Mrs. T

From The Procrustean Bed Add to these criteria of a physical nature the old preconceived idea of talent. As is known, talent is discovered thus: a boy or a girl, choking with stage fright, before a long table at which a commission are sitting, start declaiming Gens Latina or The Enemies after which the auditioning gentlemen start smoking out talent as physicians at the time of Molière used to find out what ailed the patient by touching the foot of their bed. Thus the forms get populated with numerous students some of whom might stand a chance, given an unforeseen subsequent development, to be able to create art, were they not obliged by their masters to imitate them, in keeping with the teaching method of genius: "Do as I do." I for one thought that Mrs.T. could have evinced great artistic qualities and I would have been very glad to have her act in Venetian Act, for instance. The problem was that on any of the stages there would always be a mistress to force her to play "as she taught her to." If from a human vantage the earnestness of this harsh censorship is understandable – one can very well guess that the mistress cannot conceive of anything superior to her means – on the other hand we risk erasing the very first intentions since as long the mistress exists there is no need to double her with the help of Mrs. T. To say nothing of the fact that a critical spirit, even moderately demanding, would have found the very mistress, the original itself, superfluous. Here too I had come up with the solution of a private theater, run by a brilliant and very understanding young comedian who perceived the show as "lever le rideau" for a comedy played by himself with no other interference. I think that show would have been a very beautiful beginning for the Romanian theater. Not tall and deceivingly thin, pale and with chestnut hair (seeming rusty when light fell on it) and above all extremely emotional, alternating a nervous sprightliness with long melancholy bouts of silence (having, to boot, a brisk involvement, both figuratively and properly speaking, with the arts and with reading) Mrs. T. would have embodied parts of true women with uncommon gusto. Physically, she was perhaps too personal to be beautiful in the usual sense of the word. Her eyeballs were a tad irregular, slightly too close together, too marked, with eyes blue like platinum, sparkling, boisterously alive, and when she fixed her sight on an object it seemed as if she actually created it. Her feminine, delicate chin and its extension, nicely going to the ear…. xxx The thing that had brought the show to my mind was that she fulfilled two of the indications required (in parentheses) by me for the leading lady in Venetian Act and which I deem, next to intelligence and culture, the true criteria that ought to replace the admission contest to theatrical schools. That is she spoke fast, with clever breaks between the sentences of the phrase, not those awkward pauses between syllables that represent what the theatrical world calls "diction' and which seem just clearly mouthed pronunciation for the morons in the hall. Mrs. T. spoke fast, uttering slowly only what was essential, her voice dropping suddenly, extending vowels in a deeply overwhelming manner. Her glance then, vivid like that of a quiet hypnotist, would first express the phrase so that the words "seemingly did nothing but repeat what the eyes had first said," the way I indicated, in a manner which – I was later to realize during the rehearsals with another actress – appeared impossible to understand. In the end Mrs. T. did not accept it though. No so much out of a lack of self-confidence but rather from a sort of disgust implied by the exhibition on stage which made her tell me, after having thought better several times, with a warm exposure of her inner self: " Please, leave me alone in my furniture shop…There is nothing in me to show to the world from up there on stage…"Later on, after long conversations in the afternoon between three and five, in that haven with geometric furniture, lacquered in the style of the Art Deco Company, I often got the feeling that in the denied expression of this woman who, in her spare hours would rather read or "live" peacefully just for herself, as a matter of fact, a compound of experience and beauty, futile in its willed ineffable, was being lost. I then urged her to write things and since I happened to have the connections, I volunteered to facilitate the publication of any of the works she might have produced. She looked at me in amazement, a wave of distrust invading her warm blue eyes. "What you say is impossible…you must be kidding." "Why?" Then opening up in a smile, for she never actually laughed, and anyhow her smile, no matter how merry, would exude the cinders of sadness: "But I cannot write…I wonder if I don't make spelling mistakes…" "Art has nothing to do with orthography…Correct spelling is the bread of Romanian language teachers. It is compulsory only for those who are not writers. Great artists are more profuse in spelling errors than students. Eminescu had a poorer orthography than any of the poets who followed and imitated him…His critical editors adjust his mistakes before printing his works. Any prize-winning student in high school may be a great orthographer." She was toying with the repped upholstery of the cubic armchair. "Be serious, how could I presume to write something?' I felt the need to become categorical."You take the pen in your hand, open up a note-book and start being true to yourself down to the point of becoming confessional…" She pondered for a while and then, as if she could not take in the idea, she rejected it: "I can't…How could I dare? I have no talent." "If I indulged in cheap mots I would say that precisely for this reason…But I tell you in dead earnest: none of the great writers had any talent." "?!" "It's the honest-to-God truth…Let's say Flaubert made an exception. Perhaps Maupassant too. To whom we should, no doubt, add Anatole France. But in the end, they are not exactly among the greatest." I had managed to somewhat trouble the staunchness of her conviction…She was hesitating, pensively. "A writer who doesn't have a beautiful style, who has nothing?""A beautiful style, lady, runs counter to art…It's like diction in the theater, like calligraphic writing in science."She seemed revolted now.The warm blue of her gaze had turned platinum, staring."What is then a writer?""A writer is a person who expresses in writing with preliminary sincerity what he or she once thought, what happened in his or her life among the persons or even the inanimate objects around. No orthography, no composition, no style and no calligraphy."She smiled arranging her dark blue sweater with bluish geometric areas."Then if I got it right whoever is sincere can be a writer?"Very gravely:"No, but you can."Her eyes sparkled a little ironically and a little coquettishly."Surely, you must have said that to other women…""Yes, to a few..." "Whose nose or shoe you liked?""I saw before a nose or shoe like those … even more beautiful perhaps…Their noses or shoes,- fine, in fact,- I liked all right but as a consequence of the fact that I thought the respective women would have their rich inner selves to express, with a flourish of their sensitivity. Lady, only those who have something to say must write."Her eyes darkened and all her moves froze and then she told me in her deep and overwhelming voice, like a sort of iris opening over everything that was inside. Clearly spoken and sadly:"I have nothing to say." xxx This T was not an initial as it might seem for it had become an actual name and I am not sure whether it should not be written as Te. When I asked her she explained smiling that there were two high school classmates, two girls called Maria Mănescu, cousins in fact, and their colleagues would distinguish them by the initials of their fathers. So the Misses Maria Mănescu stayed Ve and Te even after graduating from high school, and for some intimate friends even after getting married. xxx Anyway, women who mark a man's destiny, true women, who are very rare (the rest are merely females), begin their mystery after having tumbled in a man's bed."Mystery" means that ineffable which makes a pair of stockings taken off and dropped on a chair by a certain woman be just a pair of stockings whereas the same stockings become something entirely different when you are told they belong to a true woman…the tantalizing stockings of Mrs. N or T.No woman can be seen more naked than I saw this Mrs. T. For two years. And yet today it's as if I have never seen her that way. Bent over the past, my imagination is still parched by the nakedness of this woman. I see her clearly for I had looked at her shamelessly, not a single nook of her body being unknown to me, I could describe in detail the least fold. And yet my imagination does not satisfy my curiosity. I have the impression there is something that escapes the most invasive of investigations. I am so tormented that at times, obsessed by her sexuality, I regret I have not a photograph of her tumbled in one of those obscene poses, I would like her despairingly obscene as she offers herself furtively, shunning the police. Yet I feel that even then, with the respective document in front of me, I still wouldn't find what I am looking for as a dry-mouthed person cannot quench his thirst in a dream, no matter how much he drinks his fill. xxx And yet I could meet Mrs. T. only after half a year, in early June. The following day after the cremation of Fred Vasilescu (that had been his desire when still alive) she had left for Vienna. When informed that she had been made his legatee –immediately she was advised sotto voce to make inquiries about the fortune and especially the objects remaining, which she refused – without saying a word, her eyes vacant, she contented herself to hire an attorney. In a couple of hours she made everything ready for her departure leaving her associate and especially her helps to run the store and the workshops.I had dropped by her house several times and I had received vague explanations from the servant, an almost old woman looking like a governess. I had left my address, asking to be contacted as soon as she returned. Indeed, a letter from Mrs. T arrived, telling me when to come and even the hour that was convenient.For two weeks it had been raining without end and the pavement of the city was ceaselessly washed by relatively quiet bouts of water. In the evening, the rain would stop, and the belated twilight would uselessly emanate ivory sparkles; the water pools would spread and invade all the holes in the pavement, while the night heralded to be wet for the vegetation was replete with water after several rainy days.Meeting someone again is awkward because of the start of the conversation…In the car I experienced the stage fright of an actor. You are always afraid that you will not find the right tone, the right move. The first glance is like lottery. You ask yourself whether to mention the dead person, whether you should assume a mournful face or, on the contrary, you are obsessed with not being theatrical.I climbed hesitatingly the narrow concrete steps leading to the second floor of the house in the Filipescu park. She opened the door herself without saying a word, yet smiling at me friendly, with a nervous move that bespoke she had recognized me. After leaving my rain coat in the lobby, tiny like a cell, I passed into a room big as a hall, and arranged in disagreement with the commercial taste of a modern furniture store's owner…A wide divan in a corner, covered with a Kerman carpet, a low table with a flat top in wrought copper, big as a cart wheel. Above there were black, unattractive cases, all around the walls, filled with books…Other matte black cases covered the rest of the walls. On them you could find all sorts of objects, each reminding of something, most likely. The room would have looked like a study had it not featured in the middle a square dining table, hidden under a very big shawl, used to cover pianos as a rule. Instead, the desk was a sort of miniature, barely taller than half a meter, at which you sat on a chair like a piano stool. An extremely big cupboard stood for the dining room proper. Among the paintings you could find "An Apprentice Smith" by Ressu, a portrait by Marius Bunescu and a "Mountain Bridge" by Sion. After having sat myself in a small black wood armchair, somewhat smoky, she asked me confused why I was turning my eyes around in amazement."It seems so odd and yet so in line with a proverb that you, who are deemed one of the persons to have introduced cubist furniture in our country, well, that you should stick to old furniture… I imagined I would find everything here changed into a genuine studio, that type of modern room that is used as a dinning, working, reception, well, as a good-for-everything room. Except for sleeping room."She was smiling fluidly with that utter, vaguely melancholy commitment of always."It is intended to be a studio if you wish, as it corresponds to your definition of architecture…But the furniture I would never change."I looked at her surprised, digging into the cigarette box she had produced."Never?" Why is that?""I don't know. I would have the impression of having died.""I don't understand at all.""I can't explain…But I could never change anything in this interior which represents my life.""Haven't you been tempted to replace it with that wonderful modern decorations?""I am truly fond of modern furniture" – here she added as if in parentheses – "naturally, if it isn't overcrooked or overburdened, – instead of the old flowery ornamentation, with useless edges and heavy foundations that do not enhance their beauty. But can you change your family even if you find it obsolete? Out of fashion? Perhaps it's a weakness…I ignore whether it is the fear of something unknown and new or rather a rootedness into what was once…I suffer when an old object gets broken, I hesitate a great deal when I have to replace a cheeky or lazy servant terrified that I won't see any more a face that is familiar to me, even if in an unpleasant way."I thought I had to explain the nature of my visit – I had been preoccupied by that all the way down to her place – but she found it natural and I needed no justification. I asked her where she had traveled."You missed Bucharest?"She seemed embarrassed and a little annoyed."Look, I am going to contradict myself right away…I don't like everything that is mine…Even this city, for instance…No…Abroad everything is wide…you can breathe freely. Your glance does not get stuck into, say, houses protruding out into the road. Nothing burdens you…Everything is clean…tall… spacious…And then foreign novelties are total, not like a chip or patch on what was once. I have not for a moment thought of Bucharest…Still, these rooms of mine and my things here I did miss stupidly."I looked at her and I found myself under the obsession of Fred Vasilescu's descriptions. She sat across the divan…Her hair, short-cut and of a strict chestnut color, covered her ears and underlined her forehead, a little too straight, perpendicular on the brows. The lower line of the jaw, from the round chin to the ear, was consummate like a relaxed bow. Her orbits, a little irregular, a little too deep and dark, seemed enlivened by the velvety white of her cornea, and the vivid blue of her irises was now and then shaded by her long lashes. Her mouth, a bit too severe, regular, yet without the conventional purity of a drawing was slightly contracted and mobile. She was wearing a black dress with big buttons on the side, leaving her neck barren, well rooted in the bust, vigorous like the body of a snake when you stare at it. From the profile her neck was even more beautiful as it seemed short at the nape and long and sinuous in the front. The visible twitch of the clearly joined tendons on her chest made it look very young. The round shoulders were curved in, now that she had crossed her hands over her knees devoid of nodes, and her superposed legs going straight down, with graciously arched calves in smoky, neat stocking revealing the sheen of her skin. Her dress fell to the floor, to the edge of the divan, allowing part of the thighs to be seen, as far as the stocking went, though from the place where I sat I could see her skin. And this presumed freedom of the thighs was like her taking root into matter and into the life flowing with its laws and instincts."You intend to leave again?" I found this formula better. I guessed that using a polite plural with this woman would appear too formal."I think so…I am not needed so much here now…The store and the workshops have started to feel the pinch of the competition since all the furniture mills have modernized their production. And this stagnation impinges on everything."I had to touch the matter just like that, with no introduction at all, since the testament had already become common knowledge."You had any difficulty with Fred Vasilescu's family?"Offended, she protested without a single gesture, only her blue eyes going dark, troubled."No…Not in the least…In the very evening of the funeral…"I cut her shot nervously:"You attended the funeral?"Her eye lashes seemed to open …her brows to circumflex…Then she glanced at me with the grateful look of those who in love to those who made sympathetic inquiries about their story. Her voice was now broken as if she was holding back her breath."I did."After remaining for a long while bent upon herself, she resumed in a confessional tone:"I suffered greatly because I could not be with the coffin all the time, or follow closely the procession…I was in a car with small windows, running and waiting for the hearse at each crossroad…The thought of him lying there, covered, was crushing, tantalizing me…I think that if he had been buried and not cremated I wouldn't have gone home to leave him alone, defenseless, paralyzed, in a crypt."She was speaking very slowly. The wet darkness outside crept through the widely opened windows. The dress became vaguely delineated in the shadows while her face shone pale in the penumbra. Her hands and the small silk reflexes of her stockings could also be guessed."It's better this way…He went up in smoke…After all, he liked to fly so much.""When did his folks find out about the testament?"She did not reply immediately and I actually felt her thinking."Seemingly, after returning from the cemetery because in the evening his mother and sister came to my place in deep mourning. The servant didn't want to let anyone in.. She said I was ill…I was lying face down on the divan, crying what I could not cry in the street. They insisted to come in and when they saw me grief-stricken they started to weep too. And then, with an infinite regret: If only he had loved me a little!""You think he didn't love you?""He didn't love me…He had walked out of me two years before…He was avoiding me…Humiliating me…""And still, the testament?…Naturally his personal fortune wasn't that big. Anyway, from the whole world to detach someone…from the whole to pick a certain being…""The fortune he left is considerable: a place, a car, race horses, a big tract of land in the vicinity of the city which he had bought I don't know why…But this proves nothing…He was too kind…he felt remorse, he knew that I loved him. At times, I too sensed that in his feelings for me there was something more than kindness or the gratitude of a man who was loved beyond compare…I tried to persuade myself of that and I bumped against an iron bar…At times insulted and mauled by him. Eventually, I gave up."I kept quiet for a long time, realizing how little she suspected of the contents of the note-books I had brought over, rolled up…Anticipating, I was tempted to imagine her anxiety and stupefaction when she would read them. I would give her the original, naturally. After a while she switched on the lamp and a strong light brought the obsolete studio out of the dark and the woman away from the path of non-existence.She turned from the door and sat down in a low armchair. She stood with her legs crossed, her waist a little askew as she propped her head in the palm of her bent right arm. Under the black dress from the hip to the knee her tense thigh could be perceived very well. Although the dress was somewhat longer than the short ones in fashion it barely covered her knees now that she sat down.Her legs in smoky stockings were long and of a very special form. They were neither thick nor thin or rounded like pins. They were strong and, seen from different angles, their edges seemed to melt, not for a moment in a specific shape. At the small and uncertain ankle, the contour could be a vague delicate trapeze to be held between your thumb and index, and as you went higher up, the trapeze became wider, with more roundish forms. As if in its firm form, from the middle down, the sculptor had carved with a chisel a wider plane on the outside, a shorter one on the inside of the calf, and a third one shorter and narrower at the back. Only in the front there was a line than ran all along from the knee to the point of the shoe, as the longer bar of a T. I could even say that the tall, warm calf was offered in a muscle cornet, vaguely rectangular, slightly twisted, gently parallelepipedic, widened finely at the top. It gave a robust and agile impression like the leg of a wild beast. At the end where its sole curved into the shelter of the shoe, two big uncertain veins which you did not see starting from the ankle, bespoke a thoroughbred.She invited me to take another cigarette, which I did, pensively. I remembered onerously the words of her lover and the persistent mention that she was always hot. She smiled at me with that rhombus that he identified once to frame her melancholy mouth.Not only her indifference and body but also her sisterly gentleness, her glance and attention, the way she offered me cigarettes, down to her sadness and her kindness, everything in that woman was sexual. "A woman loved by all men."I didn't know why now I felt like using the polite plural and thus unburdening my soul as testing to see how deep the water was by throwing in a stone."Lady, you know that lately I was a friend of Fred Vasilescu's. As far as I gathered – as we often talked – I think he loved you a lot…an awful lot."She shrugged her shoulders in disbelief."You know he ever…? You think so?""For me the thing is certain…""It cannot be true…At times I too thought he loved me…There were gestures that seemed to betray – that is the correct word – a hidden passionate love.""And how do you explain that he avoided you?""You don't know what ideas I had. The way my mind kept on tormenting me. I ignore what that could have been.""?!""Sometimes I was tantalized by the stupid, appalling suspicion that a car or plane accident, or some sort of wound could have denied him ever being a man."I found it hard to ask her: "Tell me please what would you have done then." Yet I realized that lacking in solemnity and familiarity that woman was psychologically lithe like a thinking panther."You continued to love him then?" I smiled at her.She replied without the least hesitation:"Yes. I confess I have often thought about it…Well, I would have still loved him even then…Anyway…If he had looked at other women admiringly I would have suffered. My love was like that and also it was something else, impossible to understand."Besides instincts, the human soul is made of a function that engenders illusions which you cannot tell when they become self-suggestions and therefore all sincerity must be suspected only with good measure.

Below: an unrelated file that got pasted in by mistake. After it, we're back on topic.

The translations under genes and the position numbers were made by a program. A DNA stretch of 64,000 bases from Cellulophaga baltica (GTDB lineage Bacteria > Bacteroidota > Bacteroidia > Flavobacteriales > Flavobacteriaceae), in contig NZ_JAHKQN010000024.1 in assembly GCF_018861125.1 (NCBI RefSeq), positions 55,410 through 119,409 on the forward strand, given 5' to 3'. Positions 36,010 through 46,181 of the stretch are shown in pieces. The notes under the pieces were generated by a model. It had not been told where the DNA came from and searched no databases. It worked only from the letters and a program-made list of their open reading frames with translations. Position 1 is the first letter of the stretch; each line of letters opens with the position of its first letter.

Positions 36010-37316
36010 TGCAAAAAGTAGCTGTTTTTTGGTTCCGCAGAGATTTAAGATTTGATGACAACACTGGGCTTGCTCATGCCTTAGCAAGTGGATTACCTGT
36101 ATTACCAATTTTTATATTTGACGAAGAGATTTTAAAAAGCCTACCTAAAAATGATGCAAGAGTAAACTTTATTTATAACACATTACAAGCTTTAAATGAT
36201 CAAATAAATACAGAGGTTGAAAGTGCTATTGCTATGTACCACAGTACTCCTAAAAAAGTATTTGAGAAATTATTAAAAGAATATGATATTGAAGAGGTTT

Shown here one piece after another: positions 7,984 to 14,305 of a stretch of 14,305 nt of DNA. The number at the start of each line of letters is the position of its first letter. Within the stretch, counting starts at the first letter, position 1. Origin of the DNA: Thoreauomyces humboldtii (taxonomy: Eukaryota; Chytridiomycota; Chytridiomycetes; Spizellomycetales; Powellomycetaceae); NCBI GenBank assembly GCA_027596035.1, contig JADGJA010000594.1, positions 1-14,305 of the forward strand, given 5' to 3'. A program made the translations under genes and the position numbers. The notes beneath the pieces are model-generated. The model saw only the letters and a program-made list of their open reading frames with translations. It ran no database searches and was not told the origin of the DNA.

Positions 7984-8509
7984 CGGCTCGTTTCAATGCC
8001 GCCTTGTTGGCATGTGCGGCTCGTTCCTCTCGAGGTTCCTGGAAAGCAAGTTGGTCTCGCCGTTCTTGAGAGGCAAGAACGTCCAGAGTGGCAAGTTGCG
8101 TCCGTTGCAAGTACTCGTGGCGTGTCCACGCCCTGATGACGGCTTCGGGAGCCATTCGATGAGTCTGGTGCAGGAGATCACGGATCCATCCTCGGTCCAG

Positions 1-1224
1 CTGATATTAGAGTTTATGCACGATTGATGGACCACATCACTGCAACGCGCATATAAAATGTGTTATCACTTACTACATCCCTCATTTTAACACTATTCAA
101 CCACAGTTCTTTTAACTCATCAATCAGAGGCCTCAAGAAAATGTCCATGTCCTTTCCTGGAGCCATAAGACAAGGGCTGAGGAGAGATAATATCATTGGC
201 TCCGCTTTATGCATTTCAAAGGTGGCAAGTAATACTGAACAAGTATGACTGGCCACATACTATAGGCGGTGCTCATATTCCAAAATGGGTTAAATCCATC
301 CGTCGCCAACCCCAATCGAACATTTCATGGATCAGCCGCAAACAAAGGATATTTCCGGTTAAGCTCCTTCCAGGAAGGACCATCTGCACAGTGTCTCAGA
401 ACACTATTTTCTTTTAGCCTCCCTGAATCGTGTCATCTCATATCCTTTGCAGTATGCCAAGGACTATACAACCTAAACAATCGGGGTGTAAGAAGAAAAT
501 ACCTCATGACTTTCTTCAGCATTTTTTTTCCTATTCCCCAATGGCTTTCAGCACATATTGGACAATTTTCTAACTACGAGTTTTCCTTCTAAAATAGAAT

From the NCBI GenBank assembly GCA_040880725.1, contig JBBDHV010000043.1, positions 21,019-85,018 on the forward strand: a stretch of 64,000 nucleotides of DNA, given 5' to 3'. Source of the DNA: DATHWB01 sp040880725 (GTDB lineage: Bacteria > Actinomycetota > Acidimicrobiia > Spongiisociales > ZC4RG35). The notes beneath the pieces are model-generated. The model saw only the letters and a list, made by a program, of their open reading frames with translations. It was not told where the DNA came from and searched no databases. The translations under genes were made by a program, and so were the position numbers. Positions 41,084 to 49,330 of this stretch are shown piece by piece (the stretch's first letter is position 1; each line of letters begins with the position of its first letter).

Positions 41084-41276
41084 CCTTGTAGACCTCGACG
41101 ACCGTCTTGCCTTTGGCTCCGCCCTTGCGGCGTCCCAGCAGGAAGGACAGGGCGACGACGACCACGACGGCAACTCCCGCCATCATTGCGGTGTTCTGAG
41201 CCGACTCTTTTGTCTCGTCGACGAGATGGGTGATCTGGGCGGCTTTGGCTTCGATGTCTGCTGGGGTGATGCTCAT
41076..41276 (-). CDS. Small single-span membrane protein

by Camil Petrescu (1894-1957)